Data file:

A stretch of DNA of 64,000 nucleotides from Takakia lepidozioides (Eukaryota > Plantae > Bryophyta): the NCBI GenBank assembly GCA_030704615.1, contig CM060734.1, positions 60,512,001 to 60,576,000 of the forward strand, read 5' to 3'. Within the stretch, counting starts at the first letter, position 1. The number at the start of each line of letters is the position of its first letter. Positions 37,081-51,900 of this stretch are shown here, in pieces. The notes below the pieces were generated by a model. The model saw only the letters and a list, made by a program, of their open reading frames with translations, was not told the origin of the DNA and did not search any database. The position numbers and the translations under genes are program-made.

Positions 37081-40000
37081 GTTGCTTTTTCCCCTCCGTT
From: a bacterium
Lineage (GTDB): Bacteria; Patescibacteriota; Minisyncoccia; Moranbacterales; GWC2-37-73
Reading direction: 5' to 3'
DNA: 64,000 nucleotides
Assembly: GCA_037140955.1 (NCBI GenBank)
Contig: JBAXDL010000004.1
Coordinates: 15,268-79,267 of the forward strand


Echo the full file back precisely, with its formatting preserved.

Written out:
A stretch of DNA of 64,000 nucleotides from Takakia lepidozioides (Eukaryota > Plantae > Bryophyta): the NCBI GenBank assembly GCA_030704615.1, contig CM060734.1, positions 60,512,001 to 60,576,000 of the forward strand, read 5' to 3'. Within the stretch, counting starts at the first letter, position 1. The number at the start of each line of letters is the position of its first letter. Positions 37,081-51,900 of this stretch are shown here, in pieces. The notes below the pieces were generated by a model. The model saw only the letters and a list, made by a program, of their open reading frames with translations, was not told the origin of the DNA and did not search any database. The position numbers and the translations under genes are program-made.

Positions 37081-40000
37081 GTTGCTTTTTCCCCTCCGTT
From: a bacterium
Lineage (GTDB): Bacteria; Patescibacteriota; Minisyncoccia; Moranbacterales; GWC2-37-73
Reading direction: 5' to 3'
DNA: 64,000 nucleotides
Assembly: GCA_037140955.1 (NCBI GenBank)
Contig: JBAXDL010000004.1
Coordinates: 15,268-79,267 of the forward strand